Session A9

9 Jun 2009 in Highland, Music

Sabhal Mor Ostaig, Isle of Skye, 6 June 2009

Session A9.

Session A9.

THIS CONCERT took off at a pace that would get you arrested on the A9 – the Session were in good form and they had a full house for the fourth gig of their ambitious 16-date tour, Session A9 and Beyond. Funded by the SAC’s Tune-Up Scotland scheme, they will be performing in many of the country’s more remote corners, as well as at established venues.

This isn’t a big band but they certainly make a big sound. Four phenomenal fiddlers – Adam Sutherland, Charlie McKerron, Gordon Gunn and Kevin Henderson – guitarist and singer Marc Clement, Brian McAlpine on keyboards and Dave Robertson on percussion. Joining them on this tour is Daire Mulhern, a fantastic button box player from Ireland.

Their reputation as one of the best bands in Scotland is well deserved. Any of these musicians could have performed alone and stunned the audience. Together, they almost blew the roof off, with a torrent of jigs, reels and strathspeys.

The quality never faltered; the performance was tight as a drum; the rhythm was flawless, the timing immaculate. The mix of maturity (Gunn and McKerran) and youth (Sutherland and Henderson) in the fiddle section produced a wonderful combination of energy and depth, a rich and glittering polish.

But it wasn’t all high octane, traditional dance music. Marc Clement’s country-style vocals added another dimension to the programme – it was good to hear the late John Martin’s One for the Road again. And Charlie MacKerron’s slow air, What Road, was simply spellbinding.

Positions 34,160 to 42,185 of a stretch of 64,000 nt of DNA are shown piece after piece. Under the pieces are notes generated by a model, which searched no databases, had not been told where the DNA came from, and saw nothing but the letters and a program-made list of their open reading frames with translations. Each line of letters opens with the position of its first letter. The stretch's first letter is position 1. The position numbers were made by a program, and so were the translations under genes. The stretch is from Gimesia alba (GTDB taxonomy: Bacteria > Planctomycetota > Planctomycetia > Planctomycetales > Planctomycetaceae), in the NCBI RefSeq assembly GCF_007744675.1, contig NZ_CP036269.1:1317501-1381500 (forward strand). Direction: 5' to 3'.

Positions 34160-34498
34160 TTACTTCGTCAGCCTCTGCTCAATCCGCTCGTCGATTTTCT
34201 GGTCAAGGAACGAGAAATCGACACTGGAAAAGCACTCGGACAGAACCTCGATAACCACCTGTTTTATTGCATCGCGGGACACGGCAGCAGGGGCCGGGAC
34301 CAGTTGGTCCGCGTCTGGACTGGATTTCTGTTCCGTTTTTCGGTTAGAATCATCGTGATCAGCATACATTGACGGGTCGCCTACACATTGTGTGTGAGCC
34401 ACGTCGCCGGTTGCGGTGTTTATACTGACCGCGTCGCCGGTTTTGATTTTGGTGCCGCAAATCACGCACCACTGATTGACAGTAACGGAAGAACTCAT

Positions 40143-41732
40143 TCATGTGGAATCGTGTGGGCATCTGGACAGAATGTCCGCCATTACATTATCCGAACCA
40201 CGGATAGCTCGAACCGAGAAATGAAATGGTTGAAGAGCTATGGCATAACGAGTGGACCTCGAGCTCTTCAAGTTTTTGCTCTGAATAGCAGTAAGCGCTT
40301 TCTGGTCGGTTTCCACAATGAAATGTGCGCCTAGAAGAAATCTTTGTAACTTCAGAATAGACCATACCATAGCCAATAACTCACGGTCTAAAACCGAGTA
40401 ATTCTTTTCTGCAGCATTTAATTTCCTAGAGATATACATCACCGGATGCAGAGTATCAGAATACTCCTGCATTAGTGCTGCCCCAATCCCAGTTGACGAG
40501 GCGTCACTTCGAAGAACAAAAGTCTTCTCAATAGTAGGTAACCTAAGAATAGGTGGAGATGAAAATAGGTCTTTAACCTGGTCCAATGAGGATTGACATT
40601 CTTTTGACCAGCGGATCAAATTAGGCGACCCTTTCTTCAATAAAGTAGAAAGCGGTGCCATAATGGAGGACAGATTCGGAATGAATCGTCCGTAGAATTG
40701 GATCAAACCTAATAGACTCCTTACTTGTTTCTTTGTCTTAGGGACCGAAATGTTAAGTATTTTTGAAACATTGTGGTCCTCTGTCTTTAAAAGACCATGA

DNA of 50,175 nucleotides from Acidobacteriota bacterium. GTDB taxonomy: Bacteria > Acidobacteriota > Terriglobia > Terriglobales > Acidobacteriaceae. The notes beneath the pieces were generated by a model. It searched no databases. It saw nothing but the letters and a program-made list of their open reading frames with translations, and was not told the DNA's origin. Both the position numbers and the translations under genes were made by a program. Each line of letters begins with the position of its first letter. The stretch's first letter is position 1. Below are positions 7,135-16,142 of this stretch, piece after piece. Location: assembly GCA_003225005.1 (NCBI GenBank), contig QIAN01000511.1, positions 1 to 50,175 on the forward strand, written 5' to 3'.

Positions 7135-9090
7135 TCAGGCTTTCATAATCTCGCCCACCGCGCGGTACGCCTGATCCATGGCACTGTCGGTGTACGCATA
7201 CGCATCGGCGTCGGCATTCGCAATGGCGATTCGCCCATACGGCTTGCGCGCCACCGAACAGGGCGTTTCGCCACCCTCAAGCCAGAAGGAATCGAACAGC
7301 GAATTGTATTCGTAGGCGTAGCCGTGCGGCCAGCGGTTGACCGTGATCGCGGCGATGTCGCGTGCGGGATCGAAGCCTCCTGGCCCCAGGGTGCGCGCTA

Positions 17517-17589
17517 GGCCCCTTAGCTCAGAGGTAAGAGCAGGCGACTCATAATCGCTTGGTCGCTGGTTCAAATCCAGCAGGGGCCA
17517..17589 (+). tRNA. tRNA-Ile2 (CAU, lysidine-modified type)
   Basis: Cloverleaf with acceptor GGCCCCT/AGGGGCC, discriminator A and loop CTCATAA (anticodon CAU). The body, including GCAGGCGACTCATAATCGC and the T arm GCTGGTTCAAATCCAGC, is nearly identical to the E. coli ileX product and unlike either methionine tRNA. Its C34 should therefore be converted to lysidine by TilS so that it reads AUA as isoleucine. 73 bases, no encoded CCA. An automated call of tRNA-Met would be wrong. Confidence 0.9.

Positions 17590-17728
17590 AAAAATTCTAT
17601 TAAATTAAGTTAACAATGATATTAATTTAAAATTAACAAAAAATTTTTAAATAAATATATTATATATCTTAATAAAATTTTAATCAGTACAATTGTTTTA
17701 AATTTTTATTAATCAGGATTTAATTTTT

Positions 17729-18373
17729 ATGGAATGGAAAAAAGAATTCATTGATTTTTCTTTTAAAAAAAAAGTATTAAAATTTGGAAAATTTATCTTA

Then there was something “a bit different”, including Cadhal’s Magic Fingers by Gordon Gunn, and several pieces by Adam Sutherland and Kevin Henderson. These are multi-talented, award-winning musicians, with some seriously good composers among them. Their two CDs, What Road (2003) and Bottlenecks and Armbreakers (2008) both earned top praise from reviewers.

There was banter, but no long swathes of craic. These guys had a lot of music they wanted us to hear. But no matter how much they packed in, their audience still wanted more. They’re that kind of band. Check out their itinerary, and catch up with them – you’ll be glad you did.

Sleat’s music season continues with a variation on the Feis an Eilein theme. There’s no full festival this year – the committee are having a rest – but they’re running a series of concerts, ceilidhs and films from the end of June right through to September. It kicks off with the Anna Massie Band on 29 June. If they keep up the pace set by Session A9, we’ll all be arrested before the autumn!

© Terry Williams, 2009